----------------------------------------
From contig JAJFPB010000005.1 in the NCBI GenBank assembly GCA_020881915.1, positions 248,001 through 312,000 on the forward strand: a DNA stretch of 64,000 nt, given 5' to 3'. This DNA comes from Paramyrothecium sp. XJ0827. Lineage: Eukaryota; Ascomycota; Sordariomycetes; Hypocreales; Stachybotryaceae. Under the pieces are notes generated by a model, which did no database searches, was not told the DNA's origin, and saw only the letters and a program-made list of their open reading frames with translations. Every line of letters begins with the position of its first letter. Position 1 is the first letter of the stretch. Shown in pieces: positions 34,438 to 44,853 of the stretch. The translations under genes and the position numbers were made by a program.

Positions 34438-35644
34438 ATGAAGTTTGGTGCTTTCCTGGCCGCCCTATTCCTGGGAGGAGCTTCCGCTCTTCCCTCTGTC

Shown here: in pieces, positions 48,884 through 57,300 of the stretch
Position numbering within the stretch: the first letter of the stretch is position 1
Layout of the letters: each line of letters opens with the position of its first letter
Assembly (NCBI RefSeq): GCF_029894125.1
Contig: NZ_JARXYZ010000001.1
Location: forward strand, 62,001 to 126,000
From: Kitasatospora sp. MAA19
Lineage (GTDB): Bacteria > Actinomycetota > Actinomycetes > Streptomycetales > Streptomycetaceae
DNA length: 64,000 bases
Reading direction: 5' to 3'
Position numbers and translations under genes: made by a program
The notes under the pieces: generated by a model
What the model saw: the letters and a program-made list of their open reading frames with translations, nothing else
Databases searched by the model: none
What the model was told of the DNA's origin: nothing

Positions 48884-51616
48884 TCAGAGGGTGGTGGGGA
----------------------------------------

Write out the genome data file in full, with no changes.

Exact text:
From contig JAJFPB010000005.1 in the NCBI GenBank assembly GCA_020881915.1, positions 248,001 through 312,000 on the forward strand: a DNA stretch of 64,000 nt, given 5' to 3'. This DNA comes from Paramyrothecium sp. XJ0827. Lineage: Eukaryota; Ascomycota; Sordariomycetes; Hypocreales; Stachybotryaceae. Under the pieces are notes generated by a model, which did no database searches, was not told the DNA's origin, and saw only the letters and a program-made list of their open reading frames with translations. Every line of letters begins with the position of its first letter. Position 1 is the first letter of the stretch. Shown in pieces: positions 34,438 to 44,853 of the stretch. The translations under genes and the position numbers were made by a program.

Positions 34438-35644
34438 ATGAAGTTTGGTGCTTTCCTGGCCGCCCTATTCCTGGGAGGAGCTTCCGCTCTTCCCTCTGTC

Shown here: in pieces, positions 48,884 through 57,300 of the stretch
Position numbering within the stretch: the first letter of the stretch is position 1
Layout of the letters: each line of letters opens with the position of its first letter
Assembly (NCBI RefSeq): GCF_029894125.1
Contig: NZ_JARXYZ010000001.1
Location: forward strand, 62,001 to 126,000
From: Kitasatospora sp. MAA19
Lineage (GTDB): Bacteria > Actinomycetota > Actinomycetes > Streptomycetales > Streptomycetaceae
DNA length: 64,000 bases
Reading direction: 5' to 3'
Position numbers and translations under genes: made by a program
The notes under the pieces: generated by a model
What the model saw: the letters and a program-made list of their open reading frames with translations, nothing else
Databases searched by the model: none
What the model was told of the DNA's origin: nothing

Positions 48884-51616
48884 TCAGAGGGTGGTGGGGA